Gov. Tony Evers, together with the Public Service Commission of Wisconsin (PSC), announced the state will receive $5,952,197 to plan for the deployment and adoption of affordable, equitable, and reliable high-speed internet throughout the state. This investment, awarded by the National Telecommunications and Information Administration (NTIA), is part of the Internet for All initiative under the Bipartisan Infrastructure Law, signed into law by President Biden in 2021.
“The investments I’m proud to announce today represent the start of a once-in-a-generation opportunity for Wisconsin and will help us achieve our mission to expand broadband statewide,” said Evers. “Since becoming governor, we’ve made historic progress to connect more than 387,000 homes and businesses to reliable, high-speed internet. These new investments will help bolster our ongoing work and give local communities the support needed to build critical broadband infrastructure and ensure high-speed internet access for all.”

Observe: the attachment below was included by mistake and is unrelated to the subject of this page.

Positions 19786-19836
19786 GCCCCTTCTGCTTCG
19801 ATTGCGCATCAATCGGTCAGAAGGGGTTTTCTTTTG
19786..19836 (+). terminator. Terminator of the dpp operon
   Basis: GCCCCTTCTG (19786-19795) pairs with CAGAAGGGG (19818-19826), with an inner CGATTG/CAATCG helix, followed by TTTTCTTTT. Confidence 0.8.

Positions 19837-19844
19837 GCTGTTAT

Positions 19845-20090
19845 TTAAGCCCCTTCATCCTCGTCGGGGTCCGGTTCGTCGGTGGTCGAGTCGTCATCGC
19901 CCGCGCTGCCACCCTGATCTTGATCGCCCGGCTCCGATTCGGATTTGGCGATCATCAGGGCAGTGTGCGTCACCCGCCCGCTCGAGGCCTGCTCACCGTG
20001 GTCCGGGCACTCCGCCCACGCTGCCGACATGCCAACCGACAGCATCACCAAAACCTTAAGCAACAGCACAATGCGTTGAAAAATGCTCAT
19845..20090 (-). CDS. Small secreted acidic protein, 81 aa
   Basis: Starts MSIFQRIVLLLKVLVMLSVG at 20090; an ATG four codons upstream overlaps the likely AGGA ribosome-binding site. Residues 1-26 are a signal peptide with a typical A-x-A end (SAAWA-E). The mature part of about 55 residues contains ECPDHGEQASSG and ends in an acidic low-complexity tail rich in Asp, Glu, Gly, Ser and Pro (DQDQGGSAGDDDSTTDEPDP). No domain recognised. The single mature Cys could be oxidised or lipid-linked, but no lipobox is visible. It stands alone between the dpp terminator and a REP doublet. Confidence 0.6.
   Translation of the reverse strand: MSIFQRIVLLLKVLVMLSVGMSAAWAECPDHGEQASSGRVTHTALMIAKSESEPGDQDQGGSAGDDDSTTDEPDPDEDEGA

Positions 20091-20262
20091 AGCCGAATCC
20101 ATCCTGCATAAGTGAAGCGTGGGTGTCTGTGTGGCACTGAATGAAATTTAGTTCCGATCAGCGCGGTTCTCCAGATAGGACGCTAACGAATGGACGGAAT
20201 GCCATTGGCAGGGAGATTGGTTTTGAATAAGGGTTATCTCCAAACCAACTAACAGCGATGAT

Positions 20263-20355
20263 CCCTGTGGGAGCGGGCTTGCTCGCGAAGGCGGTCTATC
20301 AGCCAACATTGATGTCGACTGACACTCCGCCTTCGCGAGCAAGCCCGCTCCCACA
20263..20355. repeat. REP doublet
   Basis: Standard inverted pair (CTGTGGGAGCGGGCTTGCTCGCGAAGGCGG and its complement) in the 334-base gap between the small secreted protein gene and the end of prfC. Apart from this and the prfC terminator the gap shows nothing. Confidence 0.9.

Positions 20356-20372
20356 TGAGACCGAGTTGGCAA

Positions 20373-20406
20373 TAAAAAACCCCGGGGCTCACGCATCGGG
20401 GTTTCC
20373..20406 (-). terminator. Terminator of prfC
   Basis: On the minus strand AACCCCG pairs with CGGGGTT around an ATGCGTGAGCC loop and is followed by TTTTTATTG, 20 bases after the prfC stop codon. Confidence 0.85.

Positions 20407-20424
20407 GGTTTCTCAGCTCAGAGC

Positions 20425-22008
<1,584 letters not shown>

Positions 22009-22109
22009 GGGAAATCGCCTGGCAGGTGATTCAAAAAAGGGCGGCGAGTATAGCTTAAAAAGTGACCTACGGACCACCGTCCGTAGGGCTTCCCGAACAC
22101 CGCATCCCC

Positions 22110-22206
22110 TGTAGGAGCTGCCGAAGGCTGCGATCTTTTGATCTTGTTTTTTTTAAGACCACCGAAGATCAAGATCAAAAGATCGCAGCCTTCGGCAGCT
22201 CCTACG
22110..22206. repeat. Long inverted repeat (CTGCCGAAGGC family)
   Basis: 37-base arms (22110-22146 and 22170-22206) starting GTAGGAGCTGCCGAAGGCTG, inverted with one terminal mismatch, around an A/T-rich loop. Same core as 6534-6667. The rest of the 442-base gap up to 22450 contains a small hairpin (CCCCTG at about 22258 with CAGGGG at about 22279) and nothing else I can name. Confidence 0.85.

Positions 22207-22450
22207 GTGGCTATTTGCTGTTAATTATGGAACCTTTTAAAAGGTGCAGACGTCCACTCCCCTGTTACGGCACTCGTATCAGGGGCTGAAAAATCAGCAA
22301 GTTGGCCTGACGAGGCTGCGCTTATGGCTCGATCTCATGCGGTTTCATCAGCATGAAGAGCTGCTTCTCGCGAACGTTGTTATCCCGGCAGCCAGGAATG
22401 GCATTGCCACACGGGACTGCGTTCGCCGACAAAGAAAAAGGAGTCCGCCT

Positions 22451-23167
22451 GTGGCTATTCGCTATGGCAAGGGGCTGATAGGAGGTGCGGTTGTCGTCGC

Gov. Laura Kelly – Kansas
Gov. Laura Kelly announced that $23.1 million will be awarded to six service providers to bring high-speed broadband service to nearly 4,200 homes, businesses, schools, health care facilities, and other institutions in unserved and rural areas of the state. This is the second of three rounds of awards from the Kansas Capital Project Funds (CPF) Grant Program.